This piece is cross-posted from Eretz Acheret where it was published on 31 March 2011.
The great Jewish writer Shalom Aleichem (1859-1916) said: ‘April Fool is a joke—repeated 365 times a year.’ Does this encapsulate the uniqueness of Jewish pessimism? History has been so awful, so often, it’s like a cruel joke being continually visited upon us. It makes you realise why Shalom Aleichem also reportedly said: ‘God, I know we are your chosen people, but couldn’t you choose somebody else for a change?’
Perhaps I wasn’t brought up right. As a child and then a teenager, I very rarely associated being Jewish with pessimism. The closest I came to it was despairing that Sunday morning’s cheder Torah translation session or musaf (the additional service) on Shabbat would never end. Most of the time I couldn’t believe how lucky I was to have been born Jewish, to live in the Golders Green area of London, the best city in the world, in England, the best country in the world. Most of what was on offer to me as a Jew was enticing. Yes, there were restrictions, but they seemed a small price to pay for the pleasures and advantages of being a Jew.
Today, weighed down by the warnings of impending disaster and apocalypse about to befall the Jewish people, by a mood of deep pessimism about the future, I wonder whether, as a panglossian youth, I simply ignored the long and intense history of persecution I was also being taught. Or did our teachers and parents simply keep this from us in the post-war world to protect us from the traumatised state world Jewry found itself in after the Holocaust?
I was recently in debate with a prominent right-wing Jewish columnist who specialises in delivering icily coherent apocalyptic rants about Jews in Europe being overrun by fanatical, antisemitic Muslim hordes and Jews in Israel, ill-served by pusillanimous, appeasing leaders, on the verge of extinction by perfidious Arabs. But what bothered me more than her naked prejudice and unmediated pessimism was that most of the Jewish audience lapped it up, seemingly delighted by the idea that they were soon to be consumed by some imminent conflagration. It was as if they were finally having everything they had been taught about the ‘lachrymose’ nature of Jewish history validated by this latter-day prophet. Reflecting on this afterwards, as I tried to work out what I should have said in response, I soon concluded that her entire outlook was fundamentally un-Jewish, that apocalypse was alien to Jewish thought, that the Jewish masses—well, at least the majority of the 200 in the hall—were being led astray by a false messiah.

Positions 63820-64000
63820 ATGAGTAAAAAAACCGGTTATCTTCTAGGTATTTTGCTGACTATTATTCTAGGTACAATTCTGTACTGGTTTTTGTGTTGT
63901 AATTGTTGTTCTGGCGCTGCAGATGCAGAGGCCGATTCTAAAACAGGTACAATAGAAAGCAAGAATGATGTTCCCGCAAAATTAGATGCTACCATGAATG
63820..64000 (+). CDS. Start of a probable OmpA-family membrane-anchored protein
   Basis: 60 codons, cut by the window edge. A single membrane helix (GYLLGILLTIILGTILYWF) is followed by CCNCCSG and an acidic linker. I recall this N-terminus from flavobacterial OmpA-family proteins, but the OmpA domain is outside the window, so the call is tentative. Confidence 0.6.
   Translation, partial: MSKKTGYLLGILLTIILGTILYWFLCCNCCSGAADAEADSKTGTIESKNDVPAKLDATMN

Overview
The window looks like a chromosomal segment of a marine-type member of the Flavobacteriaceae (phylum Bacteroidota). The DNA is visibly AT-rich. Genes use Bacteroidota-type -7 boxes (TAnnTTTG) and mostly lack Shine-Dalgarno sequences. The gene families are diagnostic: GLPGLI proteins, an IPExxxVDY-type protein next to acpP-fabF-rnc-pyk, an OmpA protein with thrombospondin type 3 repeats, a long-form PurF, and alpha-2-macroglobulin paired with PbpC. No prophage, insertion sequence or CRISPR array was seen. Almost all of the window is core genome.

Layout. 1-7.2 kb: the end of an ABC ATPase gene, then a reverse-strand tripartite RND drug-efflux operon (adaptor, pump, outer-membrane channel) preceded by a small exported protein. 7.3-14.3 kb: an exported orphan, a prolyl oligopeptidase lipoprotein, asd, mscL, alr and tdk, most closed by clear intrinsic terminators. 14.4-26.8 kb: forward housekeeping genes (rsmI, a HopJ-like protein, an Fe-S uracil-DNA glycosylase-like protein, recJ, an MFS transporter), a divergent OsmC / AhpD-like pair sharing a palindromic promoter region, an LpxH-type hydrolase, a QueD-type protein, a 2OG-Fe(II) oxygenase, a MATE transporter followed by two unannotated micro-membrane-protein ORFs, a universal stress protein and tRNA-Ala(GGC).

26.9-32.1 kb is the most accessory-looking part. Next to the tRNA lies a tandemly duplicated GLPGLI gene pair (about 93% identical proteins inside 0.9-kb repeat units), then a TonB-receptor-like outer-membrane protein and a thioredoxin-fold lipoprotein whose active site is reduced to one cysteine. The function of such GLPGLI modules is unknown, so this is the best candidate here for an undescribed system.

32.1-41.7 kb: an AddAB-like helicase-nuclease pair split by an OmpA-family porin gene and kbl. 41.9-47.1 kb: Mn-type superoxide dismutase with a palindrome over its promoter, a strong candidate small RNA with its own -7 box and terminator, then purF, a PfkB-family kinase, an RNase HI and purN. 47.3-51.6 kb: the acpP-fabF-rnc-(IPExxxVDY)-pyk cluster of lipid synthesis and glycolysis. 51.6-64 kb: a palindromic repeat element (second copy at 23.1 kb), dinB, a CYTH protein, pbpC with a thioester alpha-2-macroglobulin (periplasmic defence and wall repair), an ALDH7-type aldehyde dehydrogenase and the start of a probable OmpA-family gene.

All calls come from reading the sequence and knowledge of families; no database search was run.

But it seems that there is ample evidence of pessimism being a beloved Jewish tradition. Morning prayers begin by praising God ‘who has not made me a gentile . . . a slave . . . a woman’. That is: things could have been worse. And they might very well be. ‘Don’t worry about tomorrow’, the Talmud says, ‘who knows what will befall you today?’ As Barbara Gitenstein writes in Apocalyptic Messianism and Contemporary Jewish-American Poetry: ‘the apocalyptic, associated from its inception with times of spiritual crisis of the Jewish people, has appeared most significantly at the periods of catastrophe for the Jewish people.’ Even in America, in an increasingly secular age, where the Jewish community was essentially protected from the Holocaust, ‘the contemporary literature of Jewish-Americans returns to apocalyptic patterns, theories, and devices.’
Here, though, we might take comfort from the fact that pessimism and notions of the apocalyptic are either necessary correctives to an overly-permissive, laissez-faire attitude to morality or a literary device employed largely by poets. In Jewish teaching, if Rabbi Dr Jonathan Sacks in his book Future Tense is to be believed, Judaism is all about having a sense of hope and purpose about the future. Yes, there is good reason to be pessimistic. Jews lost many battles. But they have never accepted defeat: ‘our story, our heritage, our task, [is] to be a source of hope against a world of despair.’
I may be miles apart from Lord Sacks on some issues, but this is a Judaism I recognize. And I suppose it makes perfect sense since in Judaism the future belongs to God and God will ultimately achieve his purposes. But whether you believe in God or not, maintaining Jewish identity by stressing everything terrible that Jews have experienced over the centuries and will experience in the years to come may appeal to a few, but most Jews will be put off—and rightly so.
When gloom is justified there’s no point in pretending that everything is hunky-dory. But even with all that plagues us today, there is still much to fortify the spirit. To be realistic about danger is not to abandon any vision of the future. On the contrary, our vision of what can be is surely made more realisable when a sober appreciation of risk is taken into account. A bit of pessimism will always have its place, as long as it’s tinged with irony. Einstein set a good example in this respect. ‘If my theory of relativity is proven successful’, he said, ‘Germany will claim me as a German and France will declare that I am a citizen of the world. Should my theory prove untrue, France will say that I am a German and Germany will declare that I am a Jew.’